In this magisterial work of historical theology, renowned theologian Rosemary Ruether traces a crucial development and shift inthe Christian understanding of the person, especially in regard to gender and redemption. This is the first comprehensive analysis of how the patriarchal paradigm developed over twenty centuries of Christian theological history as well as the feminist paradigms that challenge it.
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Women and Redemption will take readers of Carol Lee Flinders's delightful Enduring Grace: Living Portraits of Seven Women Mystics to the next level. Ruether, the author of the classic text of feminist theology Sexism and God-Talk, here systematically explores questions of gender and redemption chronologically from the time of the New Testament right up to current feminist thinkers (appropriately enough including herself). From Augustine and Gregory of Nyssa to the great medieval women mystics (Julian of Norwich, Hildegard of Bingen, Mechthild of Magdeburg); from Calvin and Luther to the Quakers, Shakers, and abolitionists of the 19th century, concluding with feminist theologies in Latin America, Africa, and Asia, Ruether succinctly explores her thesis: that while in the early years of the Church a number of paradigms were offered, by the fourth century belief in equality between men and women had been eliminated--or relegated to a genderless afterlife.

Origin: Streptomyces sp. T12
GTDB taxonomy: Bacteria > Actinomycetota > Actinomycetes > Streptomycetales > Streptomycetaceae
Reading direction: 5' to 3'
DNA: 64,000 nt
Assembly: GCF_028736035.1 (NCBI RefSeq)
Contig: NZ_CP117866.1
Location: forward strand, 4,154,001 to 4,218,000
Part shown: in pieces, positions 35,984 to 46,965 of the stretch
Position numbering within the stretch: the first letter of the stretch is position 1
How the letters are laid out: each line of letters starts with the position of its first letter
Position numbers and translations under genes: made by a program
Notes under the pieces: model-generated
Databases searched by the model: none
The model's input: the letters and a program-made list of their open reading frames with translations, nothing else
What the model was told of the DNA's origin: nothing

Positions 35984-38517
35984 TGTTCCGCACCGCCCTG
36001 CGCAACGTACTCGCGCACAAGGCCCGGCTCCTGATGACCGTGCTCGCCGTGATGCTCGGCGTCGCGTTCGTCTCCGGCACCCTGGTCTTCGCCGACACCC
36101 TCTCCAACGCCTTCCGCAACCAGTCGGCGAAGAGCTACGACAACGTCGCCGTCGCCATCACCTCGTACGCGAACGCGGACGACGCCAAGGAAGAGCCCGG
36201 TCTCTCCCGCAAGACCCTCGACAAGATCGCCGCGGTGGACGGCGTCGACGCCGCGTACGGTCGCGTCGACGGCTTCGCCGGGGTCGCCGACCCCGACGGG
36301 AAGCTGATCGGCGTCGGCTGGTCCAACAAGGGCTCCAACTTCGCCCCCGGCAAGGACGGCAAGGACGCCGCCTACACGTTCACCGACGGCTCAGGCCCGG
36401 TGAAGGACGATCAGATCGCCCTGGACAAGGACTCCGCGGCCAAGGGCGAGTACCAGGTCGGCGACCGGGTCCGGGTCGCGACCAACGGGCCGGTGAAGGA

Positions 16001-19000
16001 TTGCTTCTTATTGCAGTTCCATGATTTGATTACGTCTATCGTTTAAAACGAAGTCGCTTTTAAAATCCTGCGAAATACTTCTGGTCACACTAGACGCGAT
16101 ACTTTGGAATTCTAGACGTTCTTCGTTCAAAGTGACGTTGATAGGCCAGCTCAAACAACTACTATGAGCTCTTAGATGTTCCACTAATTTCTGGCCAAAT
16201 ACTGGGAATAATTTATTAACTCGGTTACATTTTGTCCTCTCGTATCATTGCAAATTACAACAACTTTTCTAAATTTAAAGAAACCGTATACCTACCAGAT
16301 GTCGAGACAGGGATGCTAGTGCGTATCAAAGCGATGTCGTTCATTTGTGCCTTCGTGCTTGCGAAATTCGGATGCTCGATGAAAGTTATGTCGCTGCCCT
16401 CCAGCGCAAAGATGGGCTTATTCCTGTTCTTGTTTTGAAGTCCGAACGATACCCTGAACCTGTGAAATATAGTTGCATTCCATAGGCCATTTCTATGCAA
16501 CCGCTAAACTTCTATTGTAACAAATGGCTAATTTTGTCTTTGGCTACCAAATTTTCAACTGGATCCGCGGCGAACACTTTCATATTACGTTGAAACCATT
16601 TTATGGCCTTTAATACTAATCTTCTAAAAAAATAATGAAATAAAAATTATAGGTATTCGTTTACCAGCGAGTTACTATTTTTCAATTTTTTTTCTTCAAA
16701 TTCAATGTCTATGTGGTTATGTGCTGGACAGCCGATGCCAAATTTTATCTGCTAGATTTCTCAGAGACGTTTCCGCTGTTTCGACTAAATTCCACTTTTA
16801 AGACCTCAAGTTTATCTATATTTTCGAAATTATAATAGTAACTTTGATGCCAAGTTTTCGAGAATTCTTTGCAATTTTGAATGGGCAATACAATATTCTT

Fairly argued and balanced, and written in Ruether's clear, personal style, this book is an immensely useful overview. It will give almost any open-minded reader a superb introduction to more than a dozen crucial writers even as it explores the long, unfolding saga of the place of women and equality in the redemption story. --Doug Thorpe
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Book Description SCM PRESS, 1998. Paperback. Book Condition: New. book. Bookseller Inventory # M0334027349